Bald men have said something resembling that to me the past two weeks. Just the other day at work, a bald co-worker said he had a photo of himself that looked just like me at his desk. He was serious, he told me when I innocently laughed.

Sliding my tray down the metal spokes, my eyes darted to what was next on this nostalgic return trip to a school cafeteria. My predecessor had spoken highly of this particular cafeteria, namely for its cheap prices, not delicious foods. But, when my source suggested we meet for lunch after the 11 a.m. meeting, I was eager to dine just like I had a teenager.

As in high school, I watched what the person in front of me did: she grabbed a bowl of fruit. I chose the orange cantaloupe, another reminder of an earlier stage of my life.

The old man slunk behind, nudging his tray along.

A few steps farther along, and I plucked a mug for coffee, slid my tray down the homestretch, turned the corner and placed my lasagna, fruit and coffee in front of the female cash register.

It was fairly quick process, although it all seemed so new that it feels like it too much longer. It was like experiencing school lunch once more.

“$3.35,” the woman at the register said.

I happily dug for my wallet and slid out my debit card.

“Oooohhh,” she said, spotting my plastic and not paper. “Only cash.”

Luckily, I had a couple $5 bills snuggling behind some $1 bills.

Paid with a $5 and got change for lunch, but a quarter slid through my fingers.

My source had already paid and walked back to our table near the back of the cafeteria.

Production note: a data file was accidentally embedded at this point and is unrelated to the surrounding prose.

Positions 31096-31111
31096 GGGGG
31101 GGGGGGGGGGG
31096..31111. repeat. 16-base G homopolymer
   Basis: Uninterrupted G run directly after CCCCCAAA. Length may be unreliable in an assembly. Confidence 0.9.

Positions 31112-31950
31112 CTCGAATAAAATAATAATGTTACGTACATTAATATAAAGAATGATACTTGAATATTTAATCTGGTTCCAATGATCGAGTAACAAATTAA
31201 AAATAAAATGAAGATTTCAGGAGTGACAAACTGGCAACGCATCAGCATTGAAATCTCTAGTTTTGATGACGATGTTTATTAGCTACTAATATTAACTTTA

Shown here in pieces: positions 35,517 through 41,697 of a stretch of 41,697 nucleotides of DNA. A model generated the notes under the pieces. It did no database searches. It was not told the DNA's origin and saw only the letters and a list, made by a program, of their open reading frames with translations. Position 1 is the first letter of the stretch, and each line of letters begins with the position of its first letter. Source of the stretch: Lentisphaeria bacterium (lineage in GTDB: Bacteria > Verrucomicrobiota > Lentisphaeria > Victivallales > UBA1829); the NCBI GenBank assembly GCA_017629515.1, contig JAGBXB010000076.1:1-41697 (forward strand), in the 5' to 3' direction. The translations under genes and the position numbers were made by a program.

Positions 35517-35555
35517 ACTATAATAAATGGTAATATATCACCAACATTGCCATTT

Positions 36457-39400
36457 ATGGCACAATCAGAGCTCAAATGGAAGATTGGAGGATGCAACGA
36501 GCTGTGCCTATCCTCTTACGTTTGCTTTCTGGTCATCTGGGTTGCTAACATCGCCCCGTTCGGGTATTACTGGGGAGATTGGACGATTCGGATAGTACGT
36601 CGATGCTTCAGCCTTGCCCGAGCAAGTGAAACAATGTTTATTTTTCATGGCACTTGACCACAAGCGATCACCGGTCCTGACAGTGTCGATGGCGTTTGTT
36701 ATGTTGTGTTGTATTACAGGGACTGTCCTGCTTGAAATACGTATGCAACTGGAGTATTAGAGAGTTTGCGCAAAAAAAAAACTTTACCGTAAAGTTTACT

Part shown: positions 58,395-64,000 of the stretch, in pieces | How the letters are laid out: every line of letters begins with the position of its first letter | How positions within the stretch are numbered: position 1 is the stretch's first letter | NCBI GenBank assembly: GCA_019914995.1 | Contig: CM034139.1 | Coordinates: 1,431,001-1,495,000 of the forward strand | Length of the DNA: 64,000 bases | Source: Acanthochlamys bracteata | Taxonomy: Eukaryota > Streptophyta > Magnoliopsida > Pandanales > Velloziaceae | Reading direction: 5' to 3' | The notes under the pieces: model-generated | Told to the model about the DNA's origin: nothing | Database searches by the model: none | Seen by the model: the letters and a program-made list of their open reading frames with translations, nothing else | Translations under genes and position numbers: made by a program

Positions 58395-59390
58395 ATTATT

“Where’d you get your Italian nose,” the elderly man, who might or might not have had an Italian nose, said.

I have an Italian nose?

“I don’t know,” I said, very perplexed. “I’m, my mom is 100 percent German so I’m 50 percent.”

I squatted to grab the quarter.

“It has the curves and everything,” he said, staring at my nostrils.

The woman working the register saw us talking and posed a question our way: “Is he your grandson?”

Djokovic: Clear No. 2

This time, he needed no heroics, no closing of his eyes to save two match points, no miraculous shots to extend the match.

This time, Novak Djokovic needed three sets of superb play to show the world he has surpassed Roger Federer as the No. 2 player in the world. And with Rafa reeling, maybe this is the year Novak climbs to No. 1.

What a funny start to this tennis season. Just when we all thought Federer was ready to challenge Rafa for No. 1, a new rivalry of 23-year-olds meets in the finals, one that could greet us for the next decade or so: Djokovic v. Andy Murray.

Here, we have the have done, the masterful under pressure, against the have not, the over-thinker in the big matches.

Djokovic against Murray: Two of the game’s best set to better their rivalry as we ring in the 2011 Slam Season.

Just like we predicted, right?

TLT: Sampras can still play

Tennis rules. This much you should know if you’re reading this site. It rules so much that a friend of mine and I have started a site devoted to tennis. Well, Richard created it. I just write stuff for it every now and then.

Like this: The Let Tennis: Sampras can still play

Best. Interview. Ever.


CAROLINE WOZNIACKI: Well, yesterday I got the question by the media, they said that my press conferences were kind of boring. Yeah, that I always gave the same answers.